Adamson, Daniel 1869 - 1930
Born at Newton Moor on 26 August 1869, Daniel Adamson was the son of Joseph Adamson, engineeer and co-founder of the boilermakers Joseph Adamson & Co. Daniel was first educated at a private school at Hyde, before following the family tradition and starting an apprenticeship in engineering at the age of 16. He initially worked for Messrs. Scott and Hodgson, Guide Bridge, and then with his father's firm, Joseph Adamson and Co, in Hyde. Alongside his practical, on-the-job training, Adamson attended evening classes at the Manchester Technical School and Owens College, Manchester.
By 1890 Adamson became foreman of the turning, fitting and pattern shops of Joseph Adamson. In 1893, he was promoted to the post of works manager. That same year he visited America to study the development of electric transmission. This visit directly inspired Adamson & Co's launch of the first electric three-motor overhead travelling crane in 1894, and later the installation of electric cranes and other electrical equipment in the works at Hyde.
Adamson was a member of various technical societies, and contributed to research and development in the enqineering field. His first paper was read in 1895 before the Manchester Association of Engineers. This was entitled “ Electrical Power Transmission,” and detailed the results of tests on Adamson electric cranes. He continued to have a close involvement with the Manchester Association, as well as being a member of the Institution of Mechanical Engineers from 1897, the Manchester and District Association of the Institution of Civil Engineers, Institution of Electrical Engineers (from 1912), the North East Coast Institution of Engineers and Shipbuilders, and the Iron and Steel Institute. He also belonged to several American engineering associations, and was a member of the Newcomen Society and the Literary and Philosophical Society of Manchester.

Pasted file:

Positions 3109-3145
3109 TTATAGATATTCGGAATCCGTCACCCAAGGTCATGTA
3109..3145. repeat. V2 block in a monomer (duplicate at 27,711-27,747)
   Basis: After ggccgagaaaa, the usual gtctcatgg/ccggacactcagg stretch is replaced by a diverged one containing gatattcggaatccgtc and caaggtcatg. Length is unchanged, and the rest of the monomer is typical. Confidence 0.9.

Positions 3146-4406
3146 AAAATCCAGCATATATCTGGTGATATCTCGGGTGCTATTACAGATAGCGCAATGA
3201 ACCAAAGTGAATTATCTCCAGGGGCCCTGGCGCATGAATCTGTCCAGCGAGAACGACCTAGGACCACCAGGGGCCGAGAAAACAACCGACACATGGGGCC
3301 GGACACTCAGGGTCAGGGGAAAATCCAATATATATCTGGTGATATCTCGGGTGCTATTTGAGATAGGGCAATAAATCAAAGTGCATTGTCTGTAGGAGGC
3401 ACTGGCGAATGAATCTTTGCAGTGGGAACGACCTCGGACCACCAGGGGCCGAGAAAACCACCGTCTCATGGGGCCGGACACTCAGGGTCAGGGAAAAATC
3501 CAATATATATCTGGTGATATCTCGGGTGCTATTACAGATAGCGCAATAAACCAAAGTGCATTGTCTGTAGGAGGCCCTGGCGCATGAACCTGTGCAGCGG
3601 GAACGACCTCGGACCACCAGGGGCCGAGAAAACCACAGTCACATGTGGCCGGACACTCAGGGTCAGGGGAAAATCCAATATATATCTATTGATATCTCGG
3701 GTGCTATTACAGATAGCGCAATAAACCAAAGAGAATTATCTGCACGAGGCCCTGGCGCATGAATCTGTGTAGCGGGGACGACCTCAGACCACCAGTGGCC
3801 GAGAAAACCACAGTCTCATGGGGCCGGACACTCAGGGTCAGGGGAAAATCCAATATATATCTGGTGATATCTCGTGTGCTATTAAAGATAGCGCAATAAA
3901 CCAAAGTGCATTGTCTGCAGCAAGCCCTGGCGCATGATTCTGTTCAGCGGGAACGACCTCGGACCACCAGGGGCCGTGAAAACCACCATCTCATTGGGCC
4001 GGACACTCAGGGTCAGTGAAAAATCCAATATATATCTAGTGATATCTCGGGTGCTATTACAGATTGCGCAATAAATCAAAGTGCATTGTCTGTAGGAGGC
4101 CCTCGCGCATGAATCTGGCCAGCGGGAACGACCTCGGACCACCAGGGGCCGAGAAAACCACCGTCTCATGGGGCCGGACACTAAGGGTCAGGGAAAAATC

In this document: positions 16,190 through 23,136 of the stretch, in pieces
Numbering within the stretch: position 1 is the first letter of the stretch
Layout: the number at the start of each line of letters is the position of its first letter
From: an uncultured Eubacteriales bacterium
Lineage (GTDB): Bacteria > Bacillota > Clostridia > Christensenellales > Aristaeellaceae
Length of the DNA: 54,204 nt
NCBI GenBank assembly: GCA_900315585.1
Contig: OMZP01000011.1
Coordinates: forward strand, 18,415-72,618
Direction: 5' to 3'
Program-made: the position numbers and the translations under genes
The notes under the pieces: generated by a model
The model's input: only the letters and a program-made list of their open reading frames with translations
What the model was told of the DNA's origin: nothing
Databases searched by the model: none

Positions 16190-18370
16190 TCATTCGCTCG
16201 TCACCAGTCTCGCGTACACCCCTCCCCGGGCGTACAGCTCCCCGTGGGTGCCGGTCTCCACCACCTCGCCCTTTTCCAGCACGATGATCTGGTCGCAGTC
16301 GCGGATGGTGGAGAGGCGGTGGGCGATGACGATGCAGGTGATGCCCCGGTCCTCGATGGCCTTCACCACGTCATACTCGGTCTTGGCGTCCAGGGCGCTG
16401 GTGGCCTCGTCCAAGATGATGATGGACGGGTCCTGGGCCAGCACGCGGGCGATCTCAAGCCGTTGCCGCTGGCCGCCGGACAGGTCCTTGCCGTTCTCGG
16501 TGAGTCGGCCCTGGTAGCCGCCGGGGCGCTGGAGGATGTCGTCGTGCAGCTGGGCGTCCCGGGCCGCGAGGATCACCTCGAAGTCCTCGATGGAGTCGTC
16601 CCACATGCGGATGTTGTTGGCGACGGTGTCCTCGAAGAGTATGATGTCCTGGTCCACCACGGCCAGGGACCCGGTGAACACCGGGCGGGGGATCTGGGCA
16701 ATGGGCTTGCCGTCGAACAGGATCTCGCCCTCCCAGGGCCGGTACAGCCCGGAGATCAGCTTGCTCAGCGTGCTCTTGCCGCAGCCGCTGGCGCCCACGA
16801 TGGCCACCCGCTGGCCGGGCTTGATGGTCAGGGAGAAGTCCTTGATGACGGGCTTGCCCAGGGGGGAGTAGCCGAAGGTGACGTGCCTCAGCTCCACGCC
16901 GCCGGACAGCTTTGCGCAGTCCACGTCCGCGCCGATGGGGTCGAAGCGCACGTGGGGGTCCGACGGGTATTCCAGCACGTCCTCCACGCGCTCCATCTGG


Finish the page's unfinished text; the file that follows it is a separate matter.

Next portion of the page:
Under Daniel Adamson, the family business continued to develop. In 1900, Adamson was responsible for building a new power station at the works, while 1907 saw the installation of a hydraulic 1,000-ton flanging press, with tables 14 ft. in diameter. In 1902 Daniel and his brother Harold had become partners in the family firm. The pair would run the firm after their father's death in 1920, until Daniel took over sole ownership in 1925.
Daniel Adamson received various awards and accolades. In 1926 he received The Constantine Gold Medal of the Manchester Association of Engineers, for a paper on “ Electric Cranes.” In 1929, at a meeting of the Institution of Mechanical Engineers, the University of Manchester awarded Adamson an honorary degree of Doctor of Science.